Heading off to college is an exciting time in life. Both undergraduate and graduate degrees beckon and most college graduates make more than $50,000 a year right out of school, illustrating why having a college degree is so important.
However, college also has an expensive price tag. Almost everyone has some form of student debt when they graduate. But the good news is you’re not limited to just one lender as you grapple with the loan payback process.
Table of Contents
- CommonBond or LendKey: Quick Overview
- Types of CommonBond Loans
- Types of LendKey Loans
- Loan Rates Comparison: LendKey Vs CommonBond
- Fee Comparison: CommonBond Vs LendKey
- Perks Comparison: LendKey Vs CommonBond
- Loan Requirement Comparison: CommonBond Vs LendKey
- How to Apply for a CommonBond Loan
- How to Apply for a LendKey Loan
- CommonBond Vs LendKey Summary
CommonBond or LendKey:
CommonBond is the brainchild of three MBA students from the Wharton School of the University of Pennsylvania. They built a lending company that offers highly competitive rates and supports both private funding and refinancing options.
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via Commonbond secure site
In contrast, LendKey is a platform where students are connected with multiple lenders for their loan needs. The lenders are smaller institutions, such as local banks and credit unions.
Both private loans and refinancing choices are available through LendKey.
Types of CommonBond Loans
Undergraduate, graduate, and MBA students are welcome to choose between direct or private loans as well as refinancing options for their current obligations.
Loan products include:
Student Loan Refinancing
Because CommonBond’s founders had student debt themselves, they understand the importance of refinancing multiple loans.
A CommonBond loan can be used for federal PLUS loans, undergraduate debt, and graduate school obligations.
One payment versus numerous bills from many lenders each month is the big perk when you choose this option.
Private Student Loans
If you have good credit and a financial need, CommonBond’s private loans are generally among the lowest interest rate options on the market.
More than $100,000 is available for your schooling.
Plus, you have the option of paying back the loan while you’re in school or afterwards.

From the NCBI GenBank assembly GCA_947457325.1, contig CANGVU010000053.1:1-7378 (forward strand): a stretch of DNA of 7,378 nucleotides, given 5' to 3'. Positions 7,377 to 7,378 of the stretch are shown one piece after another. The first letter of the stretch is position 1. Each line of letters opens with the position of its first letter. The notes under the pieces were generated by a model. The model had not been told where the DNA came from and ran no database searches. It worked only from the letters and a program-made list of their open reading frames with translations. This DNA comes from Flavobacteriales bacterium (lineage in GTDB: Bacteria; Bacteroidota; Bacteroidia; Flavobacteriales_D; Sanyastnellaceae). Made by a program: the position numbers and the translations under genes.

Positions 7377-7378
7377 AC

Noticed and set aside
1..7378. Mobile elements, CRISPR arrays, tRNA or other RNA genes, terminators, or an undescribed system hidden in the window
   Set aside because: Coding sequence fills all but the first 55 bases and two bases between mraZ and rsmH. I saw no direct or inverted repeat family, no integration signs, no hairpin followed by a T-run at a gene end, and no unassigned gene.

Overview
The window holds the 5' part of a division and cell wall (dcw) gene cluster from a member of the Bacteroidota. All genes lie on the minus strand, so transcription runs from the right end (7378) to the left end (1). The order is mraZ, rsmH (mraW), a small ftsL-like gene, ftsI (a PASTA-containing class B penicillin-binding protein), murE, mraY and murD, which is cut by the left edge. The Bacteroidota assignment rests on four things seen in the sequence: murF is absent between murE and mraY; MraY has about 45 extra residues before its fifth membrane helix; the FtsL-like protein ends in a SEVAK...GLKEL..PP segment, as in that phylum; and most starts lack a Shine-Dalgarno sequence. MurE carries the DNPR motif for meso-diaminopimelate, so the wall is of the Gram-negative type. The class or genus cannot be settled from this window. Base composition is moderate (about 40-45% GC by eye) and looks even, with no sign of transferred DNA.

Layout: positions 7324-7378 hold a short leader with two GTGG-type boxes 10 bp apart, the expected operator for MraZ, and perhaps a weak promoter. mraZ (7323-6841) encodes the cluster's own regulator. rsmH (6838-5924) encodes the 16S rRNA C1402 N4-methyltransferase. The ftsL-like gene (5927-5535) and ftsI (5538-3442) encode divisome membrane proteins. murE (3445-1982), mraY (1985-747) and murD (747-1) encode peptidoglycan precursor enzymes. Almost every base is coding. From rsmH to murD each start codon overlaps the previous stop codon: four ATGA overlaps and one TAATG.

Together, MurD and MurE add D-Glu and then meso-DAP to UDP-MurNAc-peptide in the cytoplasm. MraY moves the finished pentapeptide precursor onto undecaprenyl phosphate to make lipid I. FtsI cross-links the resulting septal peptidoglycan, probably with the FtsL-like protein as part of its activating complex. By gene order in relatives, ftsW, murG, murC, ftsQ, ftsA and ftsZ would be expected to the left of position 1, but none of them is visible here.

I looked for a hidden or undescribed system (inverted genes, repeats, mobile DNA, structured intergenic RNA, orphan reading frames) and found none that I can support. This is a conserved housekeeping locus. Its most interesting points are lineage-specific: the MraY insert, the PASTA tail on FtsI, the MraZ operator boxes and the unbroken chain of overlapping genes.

Types of LendKey Loans
LendKey offers direct or private loans with its refinancing options.
Although LendKey services the loans, borrowers should be aware that the funds are held by other financial entities.
Small lending institutions reap the bulk of the interest rate rewards payments when you diligently make payments.
Student Loan Refinancing
When you refinance with LendKey, several banks compete for your business.
This platform is known for its associations with borrowers who make less than $100,000 a year.
Flexible terms may be available from various lenders. But you’ll need to read over the fine print before making a decision.
Private Student Loans
LendKey works exclusively with undergraduates on its private loans.
With several available grace periods and forbearance options, borrowers may enjoy some flexibility when choosing among these lending options.
Each loan undergoes a “qualifying process” where credit unions and small institutions compete.
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via LendKey secure site
Loan Rates Comparison:
LendKey Vs CommonBond
Both LendKey and CommonBond are competitive when it comes to loan rates.
Your credit score and credit history are considered. And as with most loans, variable rates are usually lower than fixed types.
For borrowers who are uncomfortable with the risk of monthly payment obligations changing as interest rates fluctuate, fixed rate loans may be a better fit.
CommonBond fixed rates for undergraduate student loans start at 5.3%.
Compare these rates to their refinancing options, which start at 3.2%.
Similarly, at LendKey the refinancing rates are lower than the private student loan rates.
You may also qualify for a rate discount of 0.25% when you sign up for automatic withdrawals.
Variable rates depend on the federal prime rate plus a percentage tacked on by the lender.
CommonBond’s current rates for private loans start at 3.87%.
If you choose to refinance your loans, the rates begin at 2.55%.
Similarly, LendKey refinancing interest rates on variable loans will be lower than those for private student loans.
A hybrid loan product has a fixed rate early in the loan term, but it converts into a variable loan near the end of the term.
CommonBond only extends a hybrid loan to its refinancing customers. Hybrid rates begin at 4.32%.
LendKey doesn’t offer hybrid rate loans. You’ll only find traditional fixed and variable rates with LendKey.
|Student Loan Refinancing Rates||CommonBond||LendKey|
|Fixed Rates (start at)||3.2%||3.49%|
|Variable Rates (start at)||2.55%||2.47%|
|Hybrid Rates (start at)||4.32%||N/A|
CommonBond Vs LendKey
Fee charges can stack up over time if you’re not careful so finding lenders who keep fees to a minimum is important over the long term.
Here’s what to expect with CommonBond and LendKey: